The Truth will set us free. There will be many such moments for the Brave Movement. This particular G7 moment of Truth arrived, in a clear paragraph in the G7 Final Communique:

“We commit to step up our fight against trafficking in human beings and our efforts to prevent and combat child sexual abuse and exploitation globally, both online and offline.

This is the first time that child sexual abuse has been mentioned in over 45 G7 Communiques. An extraordinary achievement for the Brave Movement, survivors and allies all over the world. And so we celebrated, with delicious German roast pork, potato dumplings, sauerkraut, and the coldest, most welcome beer I have ever tasted in my life.

Now the work begins to get the job done!

Weeping Blossoms, a poem by Agnes Wich, Survivor

It was springtime.

The girl walked through the blossoming almond trees.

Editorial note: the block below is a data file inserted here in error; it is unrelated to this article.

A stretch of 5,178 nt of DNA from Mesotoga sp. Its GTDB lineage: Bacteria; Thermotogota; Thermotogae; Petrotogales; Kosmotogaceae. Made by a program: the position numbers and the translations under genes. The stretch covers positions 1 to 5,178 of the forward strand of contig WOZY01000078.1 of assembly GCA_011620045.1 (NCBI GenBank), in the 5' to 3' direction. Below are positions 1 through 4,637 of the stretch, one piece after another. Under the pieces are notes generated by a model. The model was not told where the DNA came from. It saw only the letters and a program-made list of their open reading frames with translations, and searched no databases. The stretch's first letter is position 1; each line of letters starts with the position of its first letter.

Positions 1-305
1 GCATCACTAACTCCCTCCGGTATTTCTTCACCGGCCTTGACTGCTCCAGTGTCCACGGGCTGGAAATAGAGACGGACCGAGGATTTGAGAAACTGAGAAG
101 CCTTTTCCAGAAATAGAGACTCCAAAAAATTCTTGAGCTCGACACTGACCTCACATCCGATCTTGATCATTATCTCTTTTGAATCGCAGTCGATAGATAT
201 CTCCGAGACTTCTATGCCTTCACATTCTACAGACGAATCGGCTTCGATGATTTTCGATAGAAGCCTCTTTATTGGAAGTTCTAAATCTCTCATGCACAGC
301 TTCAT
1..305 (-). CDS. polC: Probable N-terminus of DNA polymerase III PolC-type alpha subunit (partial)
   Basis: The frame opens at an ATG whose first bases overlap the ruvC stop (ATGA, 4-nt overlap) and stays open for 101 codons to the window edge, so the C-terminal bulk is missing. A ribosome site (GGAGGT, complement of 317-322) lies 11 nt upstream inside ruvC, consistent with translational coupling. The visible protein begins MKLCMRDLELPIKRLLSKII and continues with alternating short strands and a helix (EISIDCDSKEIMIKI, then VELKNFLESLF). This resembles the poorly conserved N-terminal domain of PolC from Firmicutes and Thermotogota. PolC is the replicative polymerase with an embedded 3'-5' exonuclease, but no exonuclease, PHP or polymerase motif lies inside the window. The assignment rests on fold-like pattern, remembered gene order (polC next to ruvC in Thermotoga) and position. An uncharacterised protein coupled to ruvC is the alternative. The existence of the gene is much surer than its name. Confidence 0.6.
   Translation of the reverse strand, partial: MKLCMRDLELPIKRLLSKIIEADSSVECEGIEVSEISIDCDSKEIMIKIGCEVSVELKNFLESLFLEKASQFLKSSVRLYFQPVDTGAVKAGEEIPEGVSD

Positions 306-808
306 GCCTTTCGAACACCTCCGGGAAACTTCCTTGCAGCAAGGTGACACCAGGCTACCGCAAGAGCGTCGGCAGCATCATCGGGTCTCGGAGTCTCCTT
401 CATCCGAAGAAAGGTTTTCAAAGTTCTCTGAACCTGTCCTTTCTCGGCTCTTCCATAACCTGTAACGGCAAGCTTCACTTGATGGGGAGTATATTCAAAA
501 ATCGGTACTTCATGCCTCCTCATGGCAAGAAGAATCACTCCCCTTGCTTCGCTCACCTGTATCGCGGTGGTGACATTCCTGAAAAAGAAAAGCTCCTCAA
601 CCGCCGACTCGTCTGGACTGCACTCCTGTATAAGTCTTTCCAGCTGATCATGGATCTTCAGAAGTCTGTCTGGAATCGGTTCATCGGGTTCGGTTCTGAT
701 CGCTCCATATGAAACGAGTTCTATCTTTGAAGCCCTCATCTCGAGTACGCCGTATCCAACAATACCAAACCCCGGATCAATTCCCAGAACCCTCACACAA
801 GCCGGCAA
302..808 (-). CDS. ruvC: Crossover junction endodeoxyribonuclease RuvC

The heavy schoolbag on her back she did not feel.

Countless delicate pink petals covered the old, worn-out paving stones

on the path winding around the church.

A carpet of blossoms, a sea of blooms.

She did not take it in.

The spring wind blew the petals swirling from the trees.

On bright sunbeams they danced through the air like butterflies.

A dance of death – dying, just like the child.

Quietly the petals covered over the child’s soul, like broken-off butterfly wings.

A small, cramped hand opened hesitantly and stretched shyly towards

the falling blossoms.

A gentle breath of pink resurgent life laid itself delicately in the child’s

little hand and there it died.

Weeping blossoms.

Then it was over.

A dark cloud moved in front of the sun, the world turned grey.

Then the girl went to where she lived.

-Agnes Wich

Translation: Fr. Jim Corkery SJ.